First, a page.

SALEM — A Catholic inmate on Oregon’s death row was transferred to the general prison population in January. A lay Catholic minister at Oregon State Penitentiary says Greg Bowen has been joining other inmates for Mass, something he could not do while he was isolated as a candidate for execution.
“The joy, peace and humble gratitude that showed on his face during the service spoke volumes about his deep and abiding faith in Jesus Christ,” lay minister Laura Kazlas said after Bowen attended liturgy for the first time.
Bowen, 64, won a court appeal and is eligible for parole in 12 years. A new look at evidence changed his conviction from aggravated murder to felony murder, which carries a life sentence with possibility of parole. Bowen accepted the result, though he insists that he shot his friend Donald Christiansen of Brookings by mistake in 2001. Bowen did admit to stealing guns from Christiansen’s home, but says he did not mean to kill his friend.
Evidence showed that Christiansen was shot from closer than five feet, strengthening Bowen’s contention. Most murderers shoot victims from farther away.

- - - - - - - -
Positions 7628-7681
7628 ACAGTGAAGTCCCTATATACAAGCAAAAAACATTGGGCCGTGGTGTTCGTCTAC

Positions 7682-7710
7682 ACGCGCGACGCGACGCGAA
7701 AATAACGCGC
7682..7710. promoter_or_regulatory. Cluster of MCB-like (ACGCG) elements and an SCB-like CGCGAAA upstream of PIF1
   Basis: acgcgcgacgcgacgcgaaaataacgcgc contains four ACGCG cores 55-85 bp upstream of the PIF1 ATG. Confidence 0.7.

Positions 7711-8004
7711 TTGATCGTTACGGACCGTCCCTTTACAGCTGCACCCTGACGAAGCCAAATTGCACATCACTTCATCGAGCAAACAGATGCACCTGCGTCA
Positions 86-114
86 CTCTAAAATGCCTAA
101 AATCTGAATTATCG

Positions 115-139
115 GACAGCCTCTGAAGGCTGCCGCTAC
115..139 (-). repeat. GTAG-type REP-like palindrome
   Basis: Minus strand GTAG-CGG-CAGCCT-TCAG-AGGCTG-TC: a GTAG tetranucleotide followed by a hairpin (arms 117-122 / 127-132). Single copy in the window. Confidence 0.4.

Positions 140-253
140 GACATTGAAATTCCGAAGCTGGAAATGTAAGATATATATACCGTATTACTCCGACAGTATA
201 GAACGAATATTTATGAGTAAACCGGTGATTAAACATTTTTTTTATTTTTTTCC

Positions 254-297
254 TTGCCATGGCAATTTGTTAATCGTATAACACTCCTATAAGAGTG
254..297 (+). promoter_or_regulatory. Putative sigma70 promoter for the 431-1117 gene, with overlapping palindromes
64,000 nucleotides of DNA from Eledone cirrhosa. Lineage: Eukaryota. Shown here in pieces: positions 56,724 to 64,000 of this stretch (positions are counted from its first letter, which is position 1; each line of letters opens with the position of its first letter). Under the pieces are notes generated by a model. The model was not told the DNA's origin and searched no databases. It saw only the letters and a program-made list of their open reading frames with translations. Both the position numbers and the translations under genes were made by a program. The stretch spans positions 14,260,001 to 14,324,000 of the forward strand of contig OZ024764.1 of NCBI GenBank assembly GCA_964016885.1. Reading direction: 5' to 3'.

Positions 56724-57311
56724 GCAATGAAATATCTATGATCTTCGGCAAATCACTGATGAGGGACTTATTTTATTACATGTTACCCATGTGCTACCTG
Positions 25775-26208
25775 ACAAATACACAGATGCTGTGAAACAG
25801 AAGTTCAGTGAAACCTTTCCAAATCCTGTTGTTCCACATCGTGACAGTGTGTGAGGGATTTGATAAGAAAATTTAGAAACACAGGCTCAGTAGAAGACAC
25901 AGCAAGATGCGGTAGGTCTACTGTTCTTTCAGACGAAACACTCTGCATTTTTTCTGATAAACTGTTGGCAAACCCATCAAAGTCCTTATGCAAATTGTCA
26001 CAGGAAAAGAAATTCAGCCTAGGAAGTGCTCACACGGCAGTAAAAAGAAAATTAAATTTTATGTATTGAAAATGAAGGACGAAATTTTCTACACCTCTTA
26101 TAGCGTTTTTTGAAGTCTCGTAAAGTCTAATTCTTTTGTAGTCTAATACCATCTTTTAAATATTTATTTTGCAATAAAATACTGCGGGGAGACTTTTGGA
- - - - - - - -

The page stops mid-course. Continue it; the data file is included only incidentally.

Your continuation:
“This is another reason why we are against the death penalty,” says Kazlas. “There is always the possibility that our government could execute an innocent man.” Since 1973, 158 prisoners have been exonerated from death row in U.S. prisons.
“We need to be in the prisons to support all of the inmates — but especially for the rare person who is incarcerated for a crime they didn’t commit,” Kazlas says.
Bowen is one of the men Archbishop Alexander Sample visited several times on death row. Bowen and 76 other Catholic inmates signed up for a retreat slated for April 4, but fighting in another population sparked a lockdown of the whole prison and the retreat was postponed.
Oregon has 34 inmates on death row, including two more awaiting new sentences. Voters approved the death penalty in 1984. Since then, 23 convicts have been resentenced, four have died while locked up and two were executed.